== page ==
Last of two parts
State regulators charged with protecting wetlands now work for a slimmed down environmental agency that must do more with less. Its leaders, the governor who appointed them and the legislators who control the purse strings want an agency that’s more business friendly, less inclined to levy fines and penalties. Many more of those regulators than ever before now can be fired at any time with no recourse.
It all begs the question: How aggressive are they likely to be in protecting the state’s wetlands?
John Dorney has his doubts. He retired two years ago after almost 30 years in state government. Most of that time was spent at the N.C. Department of Environment and Natural Resources. Dorney started and headed one of the department’s wetlands units. He still keeps in close touch with his old co-workers. Many, he said, are frustrated and fearful.
Some have had their job protections removed after the N.C. General Assembly more than tripled the number of “exempt” state positions. Those employees serve “at-will” and can’t contest their removal from their jobs. They lack the protections guaranteed by the State Personnel Act.
A legislative-mandated review of all state rule could affect those dealing with wetlands protection. Photo: USGS
“Some positions have been eliminated,” Dorney said, “but what may be even worse is that many of those who are still there don’t know what their future will be. They now serve ‘at the pleasure’ of the governor, which means they can be fired at any time. And they know that, and it weighs on you when you know that.
They want to do their jobs, do what’s right by the environment, Dorney said. But they also want to keep those jobs. “You’re not sure what will happen if those above you don’t like the results of what you’re doing,” he said. “This is a scary thing when you’re 40-something years old and have a family. And while people can be replaced, this kind of atmosphere is known, and it can make it difficult to attract the right kinds of new people.”
Tom Reeder is the director of the N.C. Division of Water Resources, the main agency charged with protecting wetlands. In the past, he was generally considered an ally of water-quality activists. He dismissed allegations of poor morale among employees within the environmental agencies in general, and his in particular.
“It’s ridiculous to make those claims,” he said. “When I ask, people tell me it’s great. Of course, they will tell me that. It’s the same thing as when they (environmentalists and opponents of the administration) ask it and people say morale was bad. It has the same validity. Nobody has complained to me. I’m not concerned about it.”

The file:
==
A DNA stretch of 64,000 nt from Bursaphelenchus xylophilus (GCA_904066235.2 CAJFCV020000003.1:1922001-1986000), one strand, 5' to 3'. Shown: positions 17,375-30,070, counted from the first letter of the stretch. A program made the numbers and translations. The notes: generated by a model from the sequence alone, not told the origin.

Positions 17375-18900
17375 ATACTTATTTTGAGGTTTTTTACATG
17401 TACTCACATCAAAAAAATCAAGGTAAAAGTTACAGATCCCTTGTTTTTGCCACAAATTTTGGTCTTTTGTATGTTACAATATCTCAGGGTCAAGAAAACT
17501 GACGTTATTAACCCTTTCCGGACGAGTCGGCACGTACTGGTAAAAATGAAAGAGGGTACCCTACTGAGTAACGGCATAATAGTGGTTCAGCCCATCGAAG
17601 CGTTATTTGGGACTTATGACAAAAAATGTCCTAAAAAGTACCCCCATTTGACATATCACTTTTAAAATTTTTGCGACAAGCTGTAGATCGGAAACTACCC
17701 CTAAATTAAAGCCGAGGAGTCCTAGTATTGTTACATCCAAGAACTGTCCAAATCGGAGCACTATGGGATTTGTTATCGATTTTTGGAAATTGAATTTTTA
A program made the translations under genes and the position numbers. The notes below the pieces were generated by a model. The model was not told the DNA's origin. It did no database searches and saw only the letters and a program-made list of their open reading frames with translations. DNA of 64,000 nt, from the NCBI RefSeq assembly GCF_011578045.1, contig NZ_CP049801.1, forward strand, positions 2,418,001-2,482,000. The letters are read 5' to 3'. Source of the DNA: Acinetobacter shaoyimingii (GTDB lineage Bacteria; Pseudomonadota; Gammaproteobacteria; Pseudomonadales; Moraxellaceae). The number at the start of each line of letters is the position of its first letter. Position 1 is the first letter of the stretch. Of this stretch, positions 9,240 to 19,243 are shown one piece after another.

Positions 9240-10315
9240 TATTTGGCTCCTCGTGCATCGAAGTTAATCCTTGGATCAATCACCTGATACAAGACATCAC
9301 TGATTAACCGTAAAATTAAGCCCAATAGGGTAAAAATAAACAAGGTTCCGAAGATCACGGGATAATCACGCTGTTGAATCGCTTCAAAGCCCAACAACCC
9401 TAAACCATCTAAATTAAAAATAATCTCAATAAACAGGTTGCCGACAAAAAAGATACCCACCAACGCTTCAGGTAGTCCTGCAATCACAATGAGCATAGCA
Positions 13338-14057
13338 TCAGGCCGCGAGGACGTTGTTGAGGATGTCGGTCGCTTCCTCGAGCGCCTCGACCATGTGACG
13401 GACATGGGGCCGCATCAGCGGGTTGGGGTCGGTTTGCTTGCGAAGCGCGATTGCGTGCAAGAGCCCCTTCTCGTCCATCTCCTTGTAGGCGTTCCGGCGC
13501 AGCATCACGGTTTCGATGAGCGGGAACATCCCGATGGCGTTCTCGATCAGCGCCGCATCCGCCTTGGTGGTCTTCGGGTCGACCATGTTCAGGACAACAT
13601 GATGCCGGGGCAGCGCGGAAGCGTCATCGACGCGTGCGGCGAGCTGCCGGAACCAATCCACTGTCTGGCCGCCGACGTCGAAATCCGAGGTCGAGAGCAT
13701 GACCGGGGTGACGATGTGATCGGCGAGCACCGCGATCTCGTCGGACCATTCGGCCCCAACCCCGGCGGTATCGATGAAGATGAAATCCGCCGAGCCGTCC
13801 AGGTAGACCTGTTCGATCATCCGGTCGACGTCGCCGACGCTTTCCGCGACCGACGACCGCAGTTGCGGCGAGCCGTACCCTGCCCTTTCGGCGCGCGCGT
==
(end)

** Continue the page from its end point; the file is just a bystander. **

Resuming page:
Reeder said he didn’t think funding or personnel cuts have hurt the division. “This division is accomplishing its mission and doing so in a responsible manner,” he said.
Dorney, Molly Diggins of the N.C. Sierra Club and Derb Carter of the Southern Environmental Law Center also noted that the state is beginning a legislature-mandated review of all of its rules. Wetland rules could be on the chopping block, they fear
“It’s not an accident that the water quality rules were the first one targeted for review.” Carter said. “All of the rules are going to be examined, and they’re going to determine whether they are needed or not needed. Literally everything is going to be under review. And you can’t really know what’s going to come out of this.”
Carter and Dorney said there is the potential for a lot of changes to water quality and wetlands rules, which have been controversial since the state first adopted them. Developers might have been stymied in recent years by the poor economy, but many – and they are often well-connected politically – have long insisted the rules hamper economic development.
All Dorney can do is hold his breath and hope. “Obviously it could be changed at the next election,” he said. “But in the interim, I’m not sure much can be done. People do need to come out to public hearings and make their opinions known, and make phone calls and other contacts, but again, elections have consequences.”
Like This Story?
It costs about $500 to produce this and all other stories on CRO. You can help pay some of the cost by sponsoring a day on CRO for as little as $100 or by donating any amount you're comfortable with. All sponsorships and donations are tax-deductible.